'Pink Tax' Pushes Prices Up Nearly 13%, Study Shows

Woman buying shampoo at supermarket

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Personal care products targeted at women, like shampoo, razors, body wash, and lotion, cost nearly 13% more than those products targeted at men, according to a new study from The Balance. Razor cartridges and deodorant marketed toward women had the largest markups compared to those products for men, the data showed. The Balance examined the costs of 128 substantially similar products from four major retailers around the U.S. for the analysis. 

Key Takeaways

  • Personal care products targeted at women cost an average of 12.7% more than those similar products targeted at men, a new study from The Balance found.
  • Razor cartridges marketed toward women cost nearly 25% more than those for men.
  • Lotion was the most equally priced product in the analysis.

The "pink tax" is not actually a tax, but is instead a form of gender-based pricing discrimination where some products that are marketed toward women are more expensive than those that are marketed toward men—despite the products being the same, or substantially similar. Legislators have responded to this phenomenon and have introduced the "Pink Tax Repeal Act" which prohibits companies "from selling substantially similar products at different prices based on the gender of the intended purchaser."

Breaking Down the Price Differences

Razor cartridges marketed toward women were the most expensive product analyzed, costing almost 25% more than those marketed toward men. Deodorant was the second most expensive item analyzed in the study, with a price difference of 12.6%.

Razors targeted at female consumers were 9% more expensive, while shaving cream was almost 10% more expensive. Hair care products like shampoo and conditioner were roughly 5% more expensive when marketed toward women instead of men. Lotion was the product with the most gender parity, with a price difference of about 1%.

The pink tax is especially painful for women's wallets as inflation continues to be red hot, hitting fresh 40-year highs in February. The gender pay gap is still an issue, with women only making 82 cents for every dollar a man earns. And because of this pink tax, they may find themselves using a larger portion of their paychecks for personal care products.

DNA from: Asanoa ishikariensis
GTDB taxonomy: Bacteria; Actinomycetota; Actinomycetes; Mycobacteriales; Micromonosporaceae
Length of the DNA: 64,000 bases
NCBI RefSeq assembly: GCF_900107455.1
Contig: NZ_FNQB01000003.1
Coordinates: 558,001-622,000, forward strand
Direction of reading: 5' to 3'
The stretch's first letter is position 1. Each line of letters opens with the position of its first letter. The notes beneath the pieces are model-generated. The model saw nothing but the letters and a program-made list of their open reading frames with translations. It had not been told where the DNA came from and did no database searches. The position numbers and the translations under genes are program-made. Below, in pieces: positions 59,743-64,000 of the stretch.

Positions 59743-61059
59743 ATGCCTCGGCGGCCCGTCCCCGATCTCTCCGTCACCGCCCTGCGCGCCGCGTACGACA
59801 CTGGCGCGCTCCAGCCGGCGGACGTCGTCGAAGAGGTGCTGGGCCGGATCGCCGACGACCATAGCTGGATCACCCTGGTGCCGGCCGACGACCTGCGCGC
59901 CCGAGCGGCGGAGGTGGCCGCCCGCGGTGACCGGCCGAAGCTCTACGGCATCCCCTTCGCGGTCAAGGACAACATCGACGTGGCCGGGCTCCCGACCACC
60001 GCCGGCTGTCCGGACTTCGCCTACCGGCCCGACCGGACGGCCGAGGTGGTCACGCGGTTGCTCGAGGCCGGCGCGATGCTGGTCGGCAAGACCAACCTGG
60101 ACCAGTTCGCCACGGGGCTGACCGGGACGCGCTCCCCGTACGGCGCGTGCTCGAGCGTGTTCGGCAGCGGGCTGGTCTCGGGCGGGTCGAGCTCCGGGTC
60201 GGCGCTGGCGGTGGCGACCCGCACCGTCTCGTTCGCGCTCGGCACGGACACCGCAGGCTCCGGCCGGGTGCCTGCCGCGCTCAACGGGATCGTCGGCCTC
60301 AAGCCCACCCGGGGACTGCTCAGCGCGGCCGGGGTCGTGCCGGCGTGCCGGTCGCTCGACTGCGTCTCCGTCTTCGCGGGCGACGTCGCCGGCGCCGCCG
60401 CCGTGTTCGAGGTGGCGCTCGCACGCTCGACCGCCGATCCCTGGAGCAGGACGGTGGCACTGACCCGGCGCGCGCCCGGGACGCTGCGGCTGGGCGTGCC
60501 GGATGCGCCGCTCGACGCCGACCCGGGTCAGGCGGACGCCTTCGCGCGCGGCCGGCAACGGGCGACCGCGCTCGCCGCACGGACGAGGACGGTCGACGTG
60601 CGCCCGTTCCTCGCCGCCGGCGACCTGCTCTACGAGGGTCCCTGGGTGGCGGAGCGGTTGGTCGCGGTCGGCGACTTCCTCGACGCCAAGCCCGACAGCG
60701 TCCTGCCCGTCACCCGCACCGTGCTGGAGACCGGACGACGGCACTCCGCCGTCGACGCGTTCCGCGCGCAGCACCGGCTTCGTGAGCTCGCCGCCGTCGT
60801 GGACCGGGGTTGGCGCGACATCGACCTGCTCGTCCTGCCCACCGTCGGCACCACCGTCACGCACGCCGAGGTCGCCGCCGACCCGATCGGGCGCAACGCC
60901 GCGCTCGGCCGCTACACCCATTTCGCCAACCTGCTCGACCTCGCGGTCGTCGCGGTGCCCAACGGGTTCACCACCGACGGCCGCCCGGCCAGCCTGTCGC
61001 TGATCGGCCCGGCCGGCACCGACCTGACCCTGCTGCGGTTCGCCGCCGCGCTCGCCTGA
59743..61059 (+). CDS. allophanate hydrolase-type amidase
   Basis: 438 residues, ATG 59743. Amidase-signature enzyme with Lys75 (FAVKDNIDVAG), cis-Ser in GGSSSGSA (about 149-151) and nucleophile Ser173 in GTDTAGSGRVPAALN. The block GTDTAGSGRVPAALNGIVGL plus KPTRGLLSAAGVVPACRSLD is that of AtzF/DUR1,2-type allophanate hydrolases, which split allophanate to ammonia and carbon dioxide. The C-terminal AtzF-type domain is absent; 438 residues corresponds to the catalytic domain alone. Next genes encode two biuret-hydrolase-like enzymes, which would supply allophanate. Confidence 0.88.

This analysis drew inspiration from the 2015 report “From Cradle to Cane: The Cost of Being a Female Consumer,” published by the NYC Department of Consumer Affairs (now NYC Department of Consumer and Worker Protection). The Balance analysis looked at the average per-unit price difference between 128 total personal care products which were evenly split between those marketed toward women and men. The Balance analyzed the prices of seven common personal care products: Body wash, deodorant, hair care (shampoo and conditioner), lotion, razors, razor cartridges, and shaving cream. All product prices were analyzed March 9-10, 2022, via the online shopping platforms of pharmacy retailers Walgreens, CVS, Walmart, and Rite Aid. Prices were verified to ensure they reflected the national online market and were not influenced by the site visitor's location. Regional in-store prices for products may vary. Product comparisons were based on the similarity of two products’ active ingredients and their either explicit (gender classification by online retailer) or implicit (product color, shape, language, etc.) gendered marketing.

This article has been updated to include information on the Pink Tax Repeal Act and to clarify that the study focused solely on personal care products. The article was originally published on March 14, 2022.

Research and analysis by
Adrian Nesta
Adrian Nesta, Research Analyst on the Data Journalism team at Dotdash
Adrian Nesta is a research analyst on the Data Journalism team at Dotdash, the digital publisher that owns and operates The Balance. His work includes data collection, cleaning, analysis, and visualization for stories in the data journalism portfolio across every vertical at Dotdash.
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The Balance uses only high-quality sources, including peer-reviewed studies, to support the facts within our articles. Read our editorial process to learn more about how we fact-check and keep our content accurate, reliable, and trustworthy.
  1. Joint Economic Committee of the United States Congress. “The Pink Tax: How Gender-Based Pricing Hurts Women’s Buying Power.”

  2. Congress.gov. "H.R.2048: Pink Tax Repeal Act."

  3. U.S. Census Bureau. “Gender Gap Widens as Women Age.”

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